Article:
On 20 Sep 2001 06:19:44 +0900, Brian Marick wrote:
> I fell in love with Lisp in the early 80's. Back then, I read a book called 
> The Little Lisper, which I also loved. It's an interesting book, in that 
> some people love it and some people hate it. It crams a lot of information 
> into a deceptively simple dialogue style, and always skates just this side 
> of being too cute. (At least, those who like it think so.)
> 
> A while back, I started thinking of writing a book about objects in this 
> style. It would get as deeply into objects as The Little Lisper does into 
> recursion and lambda. So I want to start at the beginning and end with 
> advanced metaclass hackery and things like first-class continuations. Ruby 
> would be an ideal language for the book, even better than Smalltalk, so the 
> tentative title is A Little Ruby, A Lot of Objects.
> 
> The question is: can I pull it off? To see, I wrote the first chapter, 
> which you can find here:
> <http://www.visibleworkings.com/little-ruby/Chapter1.pdf>
> If you also liked The Little Lisper, I'd be happy if you took a look at my 
> chapter and gave me your opinion:
> 
> 1) I'm trying to come close to TLL's gently whimsical tone. Have I got it?
> 
> 2) Does the chapter show evidence that I can make a book build in the
>     way that TLL does?
> 
> Please be frank. Writing in this style is surprisingly hard, so I want to 
> stop now if I'm not up to it.
> 
> Thank you. If I decide to continue, I'll ask (on a separate mailing list 
> that I'll set up) for topics/hacks to be sure to include.


This is my very different attempt at a computer language tutorial
written nearly 10 years ago:-

ftp://ftp.funet.fi/pub/languages/C/tutorials/sawtell_C.tar.gz

Like your work it attemps to be light hearted and whimsical, but in a
rather different way.

The problem with whimsey in technical writing is that it is _extremely_
difficult to find the correct place for the line which separates "In
Jokes", for an understanding of which you have to have a full
understanding of the subject matter and are meaningless in a tutorial
for new learners, from the gentle leavening of otherwise solid prose.
Also I'd just like to say that it is even harder to to pitch one's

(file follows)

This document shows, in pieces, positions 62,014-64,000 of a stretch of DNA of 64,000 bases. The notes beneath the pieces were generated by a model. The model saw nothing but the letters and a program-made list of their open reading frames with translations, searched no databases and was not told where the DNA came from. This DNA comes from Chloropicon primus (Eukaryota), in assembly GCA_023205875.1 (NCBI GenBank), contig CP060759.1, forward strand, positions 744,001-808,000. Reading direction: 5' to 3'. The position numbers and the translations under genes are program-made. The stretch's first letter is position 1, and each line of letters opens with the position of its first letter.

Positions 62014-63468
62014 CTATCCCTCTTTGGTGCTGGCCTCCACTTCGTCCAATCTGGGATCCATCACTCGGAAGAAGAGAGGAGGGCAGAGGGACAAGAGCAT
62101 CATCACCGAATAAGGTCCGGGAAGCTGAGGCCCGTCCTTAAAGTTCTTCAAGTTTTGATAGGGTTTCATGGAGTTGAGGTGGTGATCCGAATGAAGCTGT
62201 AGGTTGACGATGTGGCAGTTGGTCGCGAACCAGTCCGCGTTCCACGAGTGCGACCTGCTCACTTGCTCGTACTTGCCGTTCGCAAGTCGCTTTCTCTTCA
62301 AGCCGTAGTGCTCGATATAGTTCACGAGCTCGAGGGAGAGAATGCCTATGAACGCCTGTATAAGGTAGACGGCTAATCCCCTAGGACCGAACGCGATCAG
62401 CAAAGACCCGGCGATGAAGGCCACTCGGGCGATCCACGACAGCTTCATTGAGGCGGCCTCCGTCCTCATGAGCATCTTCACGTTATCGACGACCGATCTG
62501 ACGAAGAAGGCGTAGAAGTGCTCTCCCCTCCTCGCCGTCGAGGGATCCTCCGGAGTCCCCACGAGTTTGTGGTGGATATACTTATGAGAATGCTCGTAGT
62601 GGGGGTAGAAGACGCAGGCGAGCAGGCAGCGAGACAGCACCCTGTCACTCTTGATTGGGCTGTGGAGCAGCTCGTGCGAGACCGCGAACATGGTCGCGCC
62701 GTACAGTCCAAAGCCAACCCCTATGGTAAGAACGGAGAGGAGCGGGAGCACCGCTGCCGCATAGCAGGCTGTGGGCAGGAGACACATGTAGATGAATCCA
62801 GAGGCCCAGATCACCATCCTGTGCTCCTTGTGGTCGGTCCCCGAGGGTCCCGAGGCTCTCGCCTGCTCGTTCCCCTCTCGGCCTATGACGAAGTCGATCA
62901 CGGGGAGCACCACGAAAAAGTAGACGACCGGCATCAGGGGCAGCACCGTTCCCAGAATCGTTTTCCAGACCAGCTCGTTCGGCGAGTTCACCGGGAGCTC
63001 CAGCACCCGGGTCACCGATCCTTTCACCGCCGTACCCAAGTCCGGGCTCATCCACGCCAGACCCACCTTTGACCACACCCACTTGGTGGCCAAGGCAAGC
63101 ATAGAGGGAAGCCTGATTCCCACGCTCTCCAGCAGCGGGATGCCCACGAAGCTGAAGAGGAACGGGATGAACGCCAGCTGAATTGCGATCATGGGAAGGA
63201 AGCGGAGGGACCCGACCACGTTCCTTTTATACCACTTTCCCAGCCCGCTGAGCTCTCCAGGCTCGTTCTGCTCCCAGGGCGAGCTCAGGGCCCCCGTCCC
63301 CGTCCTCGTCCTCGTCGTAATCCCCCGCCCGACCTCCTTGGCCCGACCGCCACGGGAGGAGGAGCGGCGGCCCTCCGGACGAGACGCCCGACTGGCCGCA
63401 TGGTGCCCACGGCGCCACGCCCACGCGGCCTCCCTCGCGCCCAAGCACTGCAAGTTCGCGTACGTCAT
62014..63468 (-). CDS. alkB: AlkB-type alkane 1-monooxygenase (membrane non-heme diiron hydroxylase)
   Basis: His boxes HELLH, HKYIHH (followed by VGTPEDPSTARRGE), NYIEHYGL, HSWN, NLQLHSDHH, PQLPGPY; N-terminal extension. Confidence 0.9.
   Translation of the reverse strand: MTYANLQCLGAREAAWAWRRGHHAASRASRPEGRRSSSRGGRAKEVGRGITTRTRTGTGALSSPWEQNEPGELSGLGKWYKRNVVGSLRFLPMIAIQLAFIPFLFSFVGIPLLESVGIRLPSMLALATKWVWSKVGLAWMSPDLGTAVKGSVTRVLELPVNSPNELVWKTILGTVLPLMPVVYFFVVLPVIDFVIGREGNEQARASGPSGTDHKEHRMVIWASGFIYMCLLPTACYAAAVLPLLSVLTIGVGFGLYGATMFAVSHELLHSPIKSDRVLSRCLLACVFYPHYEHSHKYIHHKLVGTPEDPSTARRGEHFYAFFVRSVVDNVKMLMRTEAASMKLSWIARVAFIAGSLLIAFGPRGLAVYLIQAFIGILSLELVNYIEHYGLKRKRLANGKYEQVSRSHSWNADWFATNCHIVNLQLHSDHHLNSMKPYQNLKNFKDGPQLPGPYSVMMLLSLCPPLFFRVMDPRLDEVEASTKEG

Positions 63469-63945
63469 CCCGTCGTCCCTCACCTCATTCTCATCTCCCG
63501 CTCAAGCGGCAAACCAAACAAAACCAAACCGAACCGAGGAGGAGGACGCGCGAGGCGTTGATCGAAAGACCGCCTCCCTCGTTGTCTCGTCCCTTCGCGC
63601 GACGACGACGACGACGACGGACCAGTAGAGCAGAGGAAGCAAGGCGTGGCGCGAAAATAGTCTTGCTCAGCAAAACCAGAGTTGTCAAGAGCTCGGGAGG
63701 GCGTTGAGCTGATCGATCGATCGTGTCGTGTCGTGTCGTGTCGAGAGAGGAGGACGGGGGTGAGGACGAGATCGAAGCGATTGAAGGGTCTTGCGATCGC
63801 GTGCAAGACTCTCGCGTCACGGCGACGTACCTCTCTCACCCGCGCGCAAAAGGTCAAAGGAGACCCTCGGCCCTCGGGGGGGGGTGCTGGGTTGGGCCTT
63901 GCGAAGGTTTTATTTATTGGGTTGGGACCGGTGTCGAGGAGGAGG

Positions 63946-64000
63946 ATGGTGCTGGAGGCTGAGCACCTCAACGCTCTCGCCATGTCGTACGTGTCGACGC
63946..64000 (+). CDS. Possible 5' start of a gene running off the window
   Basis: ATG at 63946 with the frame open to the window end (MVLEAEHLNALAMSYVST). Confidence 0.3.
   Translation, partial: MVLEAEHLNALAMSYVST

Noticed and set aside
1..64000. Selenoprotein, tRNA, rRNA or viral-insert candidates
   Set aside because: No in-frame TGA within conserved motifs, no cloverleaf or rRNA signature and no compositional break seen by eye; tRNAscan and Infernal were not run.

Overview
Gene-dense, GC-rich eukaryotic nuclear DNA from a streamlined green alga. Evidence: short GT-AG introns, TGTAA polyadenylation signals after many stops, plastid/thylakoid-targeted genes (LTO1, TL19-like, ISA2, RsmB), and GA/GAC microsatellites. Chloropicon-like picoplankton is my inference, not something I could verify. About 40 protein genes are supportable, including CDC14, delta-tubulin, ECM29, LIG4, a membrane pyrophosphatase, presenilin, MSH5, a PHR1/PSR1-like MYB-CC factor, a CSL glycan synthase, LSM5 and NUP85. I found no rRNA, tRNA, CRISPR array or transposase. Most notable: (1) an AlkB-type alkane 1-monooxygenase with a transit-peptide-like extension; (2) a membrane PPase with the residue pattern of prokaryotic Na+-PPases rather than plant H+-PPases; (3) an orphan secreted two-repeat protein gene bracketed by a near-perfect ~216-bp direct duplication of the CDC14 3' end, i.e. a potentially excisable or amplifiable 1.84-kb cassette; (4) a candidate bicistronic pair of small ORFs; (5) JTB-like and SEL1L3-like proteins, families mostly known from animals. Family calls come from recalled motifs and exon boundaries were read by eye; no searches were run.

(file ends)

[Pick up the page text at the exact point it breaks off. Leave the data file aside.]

humour so that it is humourous the world over and inoffensive to all
cultures without it being horribly corney.

If I might just make a comment before you really get going on your book.
I have found that my readers appreciated that my prose did not talk down
to them, was written in such a way that it was understandable by readers
worldwide who learnt English at school rather than on Mother's knee,
avoided overt jargon and acronyms, and all the examples were fully
tested and working programs.
If at all possible make the program itself produce the text output which
goes into the manuscript. You can do this if you use either groff or
LaTeX for document preparation Finally I gather that the most
appreciated point is that my prose was very carefully edited to avoid
making the work a full sized door stopper. Thus I like your idea of a
_Little_ book. You will sell more because they will be less costly than
the others.

Since my little literary effort I've realized that I failed with the
examples. I didn't really get the idea back then that it is really
important that the examples are as true to life as it is possible to get
in a text-book, and - most important - follow a continuous thread. (
imho The Pickaxe Book, and many others fail miserably here ). Ideally,
one want's to end up with a slightly useful application at the end of
the book.

I think that a "Learn to Program a Computer with Ruby", rather than
"Learn Ruby" would be a great kind of book. Take care not to drop the
readers into the deep end and drown them before they can swim.

Make it very clear right at the beginning of the book that you don't do
kid's homework for free, or you will find that your telephone will ring
continuously and your mail boxes will be filled to overflowing with
plaintive pleas from the lazy and less intellectually able.